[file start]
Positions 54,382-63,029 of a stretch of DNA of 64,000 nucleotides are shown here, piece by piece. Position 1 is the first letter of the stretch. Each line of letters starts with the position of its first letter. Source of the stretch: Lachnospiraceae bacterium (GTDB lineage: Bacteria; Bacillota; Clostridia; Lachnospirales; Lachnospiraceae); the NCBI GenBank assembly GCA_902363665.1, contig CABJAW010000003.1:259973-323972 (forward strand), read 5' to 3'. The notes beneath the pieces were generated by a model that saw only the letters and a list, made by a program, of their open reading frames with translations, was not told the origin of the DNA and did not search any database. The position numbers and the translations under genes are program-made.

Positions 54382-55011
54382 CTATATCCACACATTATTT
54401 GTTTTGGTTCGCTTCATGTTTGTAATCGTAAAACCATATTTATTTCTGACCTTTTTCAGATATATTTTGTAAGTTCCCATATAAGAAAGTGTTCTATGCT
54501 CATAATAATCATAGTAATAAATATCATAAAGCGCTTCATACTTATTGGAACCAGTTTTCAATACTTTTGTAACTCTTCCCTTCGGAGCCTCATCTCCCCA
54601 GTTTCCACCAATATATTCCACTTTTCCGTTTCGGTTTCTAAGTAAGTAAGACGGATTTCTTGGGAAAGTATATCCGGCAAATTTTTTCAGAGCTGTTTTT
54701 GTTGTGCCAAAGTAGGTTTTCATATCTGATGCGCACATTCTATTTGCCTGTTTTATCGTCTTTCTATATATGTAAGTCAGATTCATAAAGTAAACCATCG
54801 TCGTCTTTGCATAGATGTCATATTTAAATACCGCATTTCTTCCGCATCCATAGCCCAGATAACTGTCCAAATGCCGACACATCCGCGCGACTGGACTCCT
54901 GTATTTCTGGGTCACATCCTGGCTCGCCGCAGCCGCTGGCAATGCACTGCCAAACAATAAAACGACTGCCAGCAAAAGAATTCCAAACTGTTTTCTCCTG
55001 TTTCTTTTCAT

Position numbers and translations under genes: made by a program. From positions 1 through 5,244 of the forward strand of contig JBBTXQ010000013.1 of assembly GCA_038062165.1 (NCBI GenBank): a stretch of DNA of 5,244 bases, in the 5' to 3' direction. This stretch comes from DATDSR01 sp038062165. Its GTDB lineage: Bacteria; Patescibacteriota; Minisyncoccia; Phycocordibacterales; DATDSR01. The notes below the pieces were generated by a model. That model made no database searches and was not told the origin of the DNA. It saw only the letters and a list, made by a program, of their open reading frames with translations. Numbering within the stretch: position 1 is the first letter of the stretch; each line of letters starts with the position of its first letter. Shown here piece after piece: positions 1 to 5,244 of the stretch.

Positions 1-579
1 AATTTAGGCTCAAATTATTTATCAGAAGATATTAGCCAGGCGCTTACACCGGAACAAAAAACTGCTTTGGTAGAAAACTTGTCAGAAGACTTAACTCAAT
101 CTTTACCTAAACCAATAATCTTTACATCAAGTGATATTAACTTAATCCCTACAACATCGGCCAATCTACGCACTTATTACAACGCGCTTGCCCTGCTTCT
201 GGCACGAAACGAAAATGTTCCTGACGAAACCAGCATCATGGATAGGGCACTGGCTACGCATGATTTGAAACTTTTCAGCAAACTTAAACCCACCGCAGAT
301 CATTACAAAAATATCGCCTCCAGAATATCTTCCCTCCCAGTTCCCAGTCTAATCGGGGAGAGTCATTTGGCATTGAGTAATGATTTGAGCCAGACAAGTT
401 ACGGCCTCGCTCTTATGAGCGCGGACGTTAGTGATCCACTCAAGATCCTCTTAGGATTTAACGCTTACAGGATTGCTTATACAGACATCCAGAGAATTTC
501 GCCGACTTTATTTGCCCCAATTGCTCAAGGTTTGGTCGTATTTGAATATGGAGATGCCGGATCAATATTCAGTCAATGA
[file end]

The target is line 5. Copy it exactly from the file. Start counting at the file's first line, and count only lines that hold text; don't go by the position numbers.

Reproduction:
54501 CATAATAATCATAGTAATAAATATCATAAAGCGCTTCATACTTATTGGAACCAGTTTTCAATACTTTTGTAACTCTTCCCTTCGGAGCCTCATCTCCCCA